Charges dropped in friendly-fire deaths
Friday, June 20, 2003
NEW ORLEANS -- The Air Force dropped homicide and assault charges Thursday against two fighter pilots who mistakenly bombed Canadian soldiers in Afghanistan last year, killing four.
The pilots, Majs. Harry Schmidt and William Umbach, had been charged with involuntary manslaughter, aggravated assault and dereliction of duty and faced up to 64 years in prison if convicted in a court-martial.
Lt. Gen. Bruce Carlson, commander of the Louisiana-based 8th Air Force, decided that both pilots should face non-judicial punishment hearings. All charges against Umbach were dropped; Schmidt still faces dereliction of duty counts but will not be court-martialed.
Carlson recommended that commanders should decide whether Schmidt, who released the 500-pound bomb from an F-16, should be punished for lesser criminal offenses, including failure to ensure that the troops he attacked were not allies and to obey when air controllers told him to "stand by" before he dropped the bomb.
Carlson also recommended that a flying evaluation board determine whether Schmidt should be allowed to fly for the Air Force again. The maximum non-judicial punishment would be a reprimand, forfeiture of a month's pay, confinement to quarters for a month and restriction on travel for two months.
Schmidt could refuse the non-judicial hearing and insist on a trial. His defense attorney, Charles Gittins, said Thursday the pilot was considering his options.
"Like the other 14 friendly fire accidents that have occurred in Iraq and Afghanistan, charges should not have been pursued in the first place," Gittins said.
Umbach, the mission commander, was issued a letter of reprimand for "leadership failures." He had asked to retire, and the general recommended it be approved.
Both pilots declined to comment.
The two Illinois Air National Guardsmen had been the first Air Force pilots to face homicide charges as a result of a friendly fire incident during combat.
Schmidt, 37, blamed the "fog of war" for the mistake, saying he believed he and Umbach, 44, were being ambushed by ground forces.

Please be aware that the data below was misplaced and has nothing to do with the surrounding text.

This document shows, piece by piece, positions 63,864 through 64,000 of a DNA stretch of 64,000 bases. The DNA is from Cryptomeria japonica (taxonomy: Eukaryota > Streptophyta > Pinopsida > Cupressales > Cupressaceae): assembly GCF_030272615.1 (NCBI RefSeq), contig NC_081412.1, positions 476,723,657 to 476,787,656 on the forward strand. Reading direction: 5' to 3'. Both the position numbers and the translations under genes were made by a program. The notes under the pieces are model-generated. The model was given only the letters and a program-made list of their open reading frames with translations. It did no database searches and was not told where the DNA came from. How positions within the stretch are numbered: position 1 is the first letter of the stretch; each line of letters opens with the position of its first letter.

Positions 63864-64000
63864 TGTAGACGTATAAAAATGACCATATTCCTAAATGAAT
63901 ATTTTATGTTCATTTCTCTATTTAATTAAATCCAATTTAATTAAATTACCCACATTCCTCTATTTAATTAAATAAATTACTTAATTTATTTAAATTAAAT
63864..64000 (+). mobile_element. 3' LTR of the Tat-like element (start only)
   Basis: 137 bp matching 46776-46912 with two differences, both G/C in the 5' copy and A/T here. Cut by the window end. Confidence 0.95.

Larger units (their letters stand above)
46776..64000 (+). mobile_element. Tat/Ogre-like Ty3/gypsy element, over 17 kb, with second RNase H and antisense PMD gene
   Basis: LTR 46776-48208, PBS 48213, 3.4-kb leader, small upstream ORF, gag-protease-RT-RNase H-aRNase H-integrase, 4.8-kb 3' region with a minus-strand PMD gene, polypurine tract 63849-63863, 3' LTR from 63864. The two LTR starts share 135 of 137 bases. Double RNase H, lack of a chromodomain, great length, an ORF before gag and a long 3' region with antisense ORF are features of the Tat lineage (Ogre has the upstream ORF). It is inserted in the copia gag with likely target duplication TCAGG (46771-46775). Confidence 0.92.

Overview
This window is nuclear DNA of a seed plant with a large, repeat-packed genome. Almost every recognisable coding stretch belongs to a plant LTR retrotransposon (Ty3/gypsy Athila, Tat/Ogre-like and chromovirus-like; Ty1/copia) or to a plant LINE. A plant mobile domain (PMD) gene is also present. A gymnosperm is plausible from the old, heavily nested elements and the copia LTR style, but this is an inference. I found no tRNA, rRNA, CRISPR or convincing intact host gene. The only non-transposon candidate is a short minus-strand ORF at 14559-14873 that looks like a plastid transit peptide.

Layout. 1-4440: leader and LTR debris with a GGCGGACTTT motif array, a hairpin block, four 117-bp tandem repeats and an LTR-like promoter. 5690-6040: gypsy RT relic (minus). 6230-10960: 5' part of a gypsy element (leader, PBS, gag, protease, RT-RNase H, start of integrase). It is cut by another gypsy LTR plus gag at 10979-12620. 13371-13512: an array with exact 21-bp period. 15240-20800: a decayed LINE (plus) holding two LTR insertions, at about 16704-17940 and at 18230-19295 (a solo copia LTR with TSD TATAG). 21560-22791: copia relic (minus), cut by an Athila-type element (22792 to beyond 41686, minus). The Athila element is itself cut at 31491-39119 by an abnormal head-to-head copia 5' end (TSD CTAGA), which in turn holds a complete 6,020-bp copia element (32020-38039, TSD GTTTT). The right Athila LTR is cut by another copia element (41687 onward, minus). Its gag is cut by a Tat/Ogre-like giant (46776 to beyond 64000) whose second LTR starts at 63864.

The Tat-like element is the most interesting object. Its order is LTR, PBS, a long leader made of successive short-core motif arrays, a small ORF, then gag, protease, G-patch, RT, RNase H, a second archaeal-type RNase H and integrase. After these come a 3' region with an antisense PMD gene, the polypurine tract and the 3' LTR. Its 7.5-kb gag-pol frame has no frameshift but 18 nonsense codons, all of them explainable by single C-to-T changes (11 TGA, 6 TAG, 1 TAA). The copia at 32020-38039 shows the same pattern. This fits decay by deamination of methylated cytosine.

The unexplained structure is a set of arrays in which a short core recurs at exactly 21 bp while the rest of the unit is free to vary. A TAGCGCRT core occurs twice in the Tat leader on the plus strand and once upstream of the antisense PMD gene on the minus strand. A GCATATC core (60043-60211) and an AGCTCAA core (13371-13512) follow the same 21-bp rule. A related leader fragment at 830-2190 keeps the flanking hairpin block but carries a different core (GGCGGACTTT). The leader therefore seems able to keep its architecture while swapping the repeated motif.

The pilots said they were never told the Canadians would be conducting live-ammunition exercises that night. Defense attorneys suggested Air Force-issued amphetamines, which were routine issued to help aviators stay awake during long missions, had clouded the pilots' judgment. They also blamed a military communications breakdown and said Air Force brass, not the pilots, should be punished.
A joint U.S.-Canadian investigation into the bombing concluded that the pilots were at fault for the Canadian soldiers' deaths, and the head of the probe said they showed "reckless disregard" for standing orders against attacking, ignored briefings about allied troop locations and should have simply flown out of the area.
But an Air Force judge who presided over a military hearing in January recommended all criminal charges be dropped and that the pilots instead face internal Air Force discipline. Carlson followed that recommendation.
The case had been closely watched in Canada, where many were outraged by the bombing and the two days it took President Bush to publicly apologize.
Canada's defense chief, Ray Henault, responded to the announcement Thursday, saying: "While risk is an inherent part of military operations, we will continue to work with our allies to mitigate the possibility of such a tragedy recurring."
He said Canada would remain committed to contributing to international peace and security.
The April 17, 2002, bombing near Kandahar killed Pvt. Richard Green, Cpl. Ainsworth Dyer, Pvt. Nathan Smith and Sgt. Marc Leger, and wounded eight other Canadians. They were the first Canadians to die in combat since the Korean War.
Claire Leger, whose son died when the powerful explosive detonated next to him, said of the Air Force decision: "I'm not surprised, but I am disappointed."
She said from her home near Ottawa that she wants both U.S. pilots to lose their authorization to fly.
Schmidt and Umbach had been returning from a 10-hour patrol, at more than 15,000 feet, when they spotted surface-to-air fire. It turned out to be from Canadians with the 3rd Battalion of the Princess Patricia's Canadian Light Infantry, based near Edmonton.
The Canadians were firing rounds horizontally, not vertically in a way that would have threatened the two F-16s, according to investigators. The bomb was dropped despite a flight controller telling Schmidt to "hold fire."
Less than three minutes after the bomb hit, Schmidt said: "I hope that was the right thing to do," according to recordings of the mission.
"Me too," said Umbach, the mission's commander.
Schmidt had transferred to the National Guard in 2000 after a decorated career as a Navy pilot and an instructor at the Navy's "Top Gun" fighter pilot school. Umbach is a United Airlines pilot who had served in the Air Force.
AP Military Writer Robert Burns contributed to this report.
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